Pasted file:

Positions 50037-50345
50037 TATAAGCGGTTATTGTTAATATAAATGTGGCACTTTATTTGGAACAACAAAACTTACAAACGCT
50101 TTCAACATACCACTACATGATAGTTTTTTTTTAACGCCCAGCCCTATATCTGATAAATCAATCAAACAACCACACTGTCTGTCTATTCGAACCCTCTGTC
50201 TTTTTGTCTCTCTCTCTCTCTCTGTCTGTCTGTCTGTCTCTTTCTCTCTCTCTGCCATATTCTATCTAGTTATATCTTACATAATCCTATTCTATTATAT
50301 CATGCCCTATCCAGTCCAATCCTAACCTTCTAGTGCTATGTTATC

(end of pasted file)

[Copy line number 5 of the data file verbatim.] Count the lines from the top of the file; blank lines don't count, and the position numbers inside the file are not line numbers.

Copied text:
50301 CATGCCCTATCCAGTCCAATCCTAACCTTCTAGTGCTATGTTATC